It is a humbling sport and those pretty short sighted may think they are winning, but truth be told you have to fight to stay even with the iron. You hit your PR and get that sense of accomplishment, but not three feet from you are two 5-pound plates ready to go on the bar and kick you in the teeth. Powerlifting keeps you real, focused and driven.


Do you have any training partners? How have they helped? Tell us about them.
I train with my wife, Hally. She is a competitive raw powerlifter. She can handle herself in the gym and has saved my butt more than once. I know my safety is her priority as much as hers is to me when we train. She is an accomplished raw push-pull athlete, now moving into full-power. Hally and I train in two different gyms: Smartsports in Cheyenne, Wyoming, and at the University of Wyoming, Half-Acre Gym, in Laramie. Depending on the workout and where we are in relation to a competition will determine where we will train.


What are your workouts like? How are they set up? What training methodology do you follow?
It is a hybrid Westside style approach to training. We train four days a week with a cardio day in the mix. I like to train heavy, but you cannot do this year round for a couple reasons. I took what I have found to work with me and applied it. I train pretty instinctively, so nothing is written in stone until I am in the gym, but I love the partial max effort training, bands, chains and high volume training.


What do you think attributes to a big bench nowadays?
Outworking your competition and training as smart as possible. This sport is injury after injury; to approach this without putting thought into it is going to lead to a train-wreck at some point. Proper nutrition, rest and pre-hab are very important.


What would you suggest to someone on how to get stronger on all three lifts?
I started in powerlifting as a full power guy and through the years and injuries it has been brought down to bench-only. I want to compete.


What drives you as a lifter? What is your mindset like during training?
My heart drives me. I am very self-competitive; I do not need much nudging to stay motivated.

I train with intensity and focus. I approach powerlifting as work and take it seriously. We video a lot of our lifts; one reason being it can be sort of a blur to recall. I get focused and I get under the bar.


Was your training any different prior to your last meet?
It is always changing from meet to meet. It seems like I always think I got it figured it out and after evaluation post-meet, I find things I need to change.


Do you think using bench shirts/gear are cheating? What's your point of view on raw powerlifting?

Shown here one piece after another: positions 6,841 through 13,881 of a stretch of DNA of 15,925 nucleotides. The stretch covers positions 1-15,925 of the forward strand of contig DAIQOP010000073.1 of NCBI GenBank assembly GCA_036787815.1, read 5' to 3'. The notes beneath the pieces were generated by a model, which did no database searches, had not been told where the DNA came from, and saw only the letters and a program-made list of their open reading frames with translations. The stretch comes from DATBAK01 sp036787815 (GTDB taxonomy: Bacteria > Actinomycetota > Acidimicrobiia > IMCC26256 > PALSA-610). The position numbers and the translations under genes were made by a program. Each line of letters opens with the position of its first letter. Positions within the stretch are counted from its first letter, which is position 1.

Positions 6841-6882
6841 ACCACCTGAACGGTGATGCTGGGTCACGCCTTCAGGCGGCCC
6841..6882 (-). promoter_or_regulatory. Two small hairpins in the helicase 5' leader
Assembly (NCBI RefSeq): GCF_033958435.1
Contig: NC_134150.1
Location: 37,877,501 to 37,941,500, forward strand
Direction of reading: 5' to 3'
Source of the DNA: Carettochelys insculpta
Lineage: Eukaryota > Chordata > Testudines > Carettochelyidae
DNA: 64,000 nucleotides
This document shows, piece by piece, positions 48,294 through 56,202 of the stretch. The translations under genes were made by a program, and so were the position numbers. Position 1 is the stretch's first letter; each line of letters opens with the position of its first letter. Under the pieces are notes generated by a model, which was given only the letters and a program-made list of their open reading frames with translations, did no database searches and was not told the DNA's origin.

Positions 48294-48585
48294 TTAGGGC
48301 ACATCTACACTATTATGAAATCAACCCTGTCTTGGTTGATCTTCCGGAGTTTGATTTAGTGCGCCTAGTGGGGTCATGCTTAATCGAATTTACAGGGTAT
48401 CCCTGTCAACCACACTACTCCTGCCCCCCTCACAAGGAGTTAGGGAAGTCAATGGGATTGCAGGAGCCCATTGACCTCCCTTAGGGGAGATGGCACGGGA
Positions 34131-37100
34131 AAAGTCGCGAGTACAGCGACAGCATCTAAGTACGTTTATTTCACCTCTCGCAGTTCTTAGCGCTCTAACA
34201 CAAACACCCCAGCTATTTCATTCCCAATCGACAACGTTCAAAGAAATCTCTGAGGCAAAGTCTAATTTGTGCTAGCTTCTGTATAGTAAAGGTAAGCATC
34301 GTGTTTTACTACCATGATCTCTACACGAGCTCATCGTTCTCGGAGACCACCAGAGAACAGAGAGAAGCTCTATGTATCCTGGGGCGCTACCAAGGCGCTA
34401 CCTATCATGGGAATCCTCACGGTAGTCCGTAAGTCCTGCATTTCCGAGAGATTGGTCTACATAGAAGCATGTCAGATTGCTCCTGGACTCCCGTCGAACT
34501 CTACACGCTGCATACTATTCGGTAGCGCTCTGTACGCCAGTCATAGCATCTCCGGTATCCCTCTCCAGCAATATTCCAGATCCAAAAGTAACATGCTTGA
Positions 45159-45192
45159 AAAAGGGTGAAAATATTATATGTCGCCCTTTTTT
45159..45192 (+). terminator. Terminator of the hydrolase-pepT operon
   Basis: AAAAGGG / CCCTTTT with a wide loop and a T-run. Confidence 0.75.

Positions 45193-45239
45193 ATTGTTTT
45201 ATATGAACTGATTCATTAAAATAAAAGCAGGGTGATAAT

I am all raw and have no interest in the geared lifting for myself. That being said, we are all powerlifters—I support everyone. I wish everyone the best. Geared and raw are two completely different approaches to a singular sport.


What is your view on training in equipment and learning them?
I would not know. I wear only my wrist-wraps.


What do you think is the reason for all the big numbers lately like Kennelly's 1,075 and Frankl's freakish total or Hoornstra's raw strength? Has strength training evolved?
The equipment is very different and dramatically improved from ten years ago. The training has evolved to be more effective. Powerlifters are taking their nutrition and recovery more seriously. All of these apply to the raw athlete too, except the use of limited basic equipment. Our coaches are seeking out new methods to train their athletes and the sport steadily moves forward. You're also referring to three guys who have fantastic genetics for strength coupled with an excellent work ethic.


Do you think the standards have gone up in the sport?
Powerlifting is an important lifestyle for many of us and to ensure our sport is here until the end of time, we hold it to a very high standard. I respect our sport so I don't cut it or our athletes any slack.


What is your nutrition like now?
We have re-vamped my nutrition and I am responding positively. Hally is kind of a health-nut and I was pretty much "see it and eat it." She has influenced how I eat now and it is much cleaner and healthier. I find now I feel better during the long workouts and have better recovery. It seems like I eat more now than I ever have, but am staying leaner.


What changes are you going to have to make to go to the next level?
Stay healthy. This is an issue I deal with day to day being permanently injured. I started this with a boat load of exercises and through the years it is whittled down to 4–5 different exercises I rely on to get stronger and not injure myself any further. I do what I have to do to get where I need to be for me to be happy. I have the drive to get there or I would have been out of this sport a long time ago.


Is there anyone you would like to thank?
My wife, Hally, and my kids, Ashley and Zach. Their support means the world to me. I want to be the best bencher out there, but I also want to be a good husband and father. I also want to thank anyone who has supported me through the years, either in the gym, church or some medical treatment. Also, my powerlifting team, Rock Solid Barbell, additional training partners Ken MacMillan, Sean Baker and Kelly Parks, and the beasts from The Brotherhood—they all know who they are.


*photograph courtesy of Marty Killion/CriticalBench.com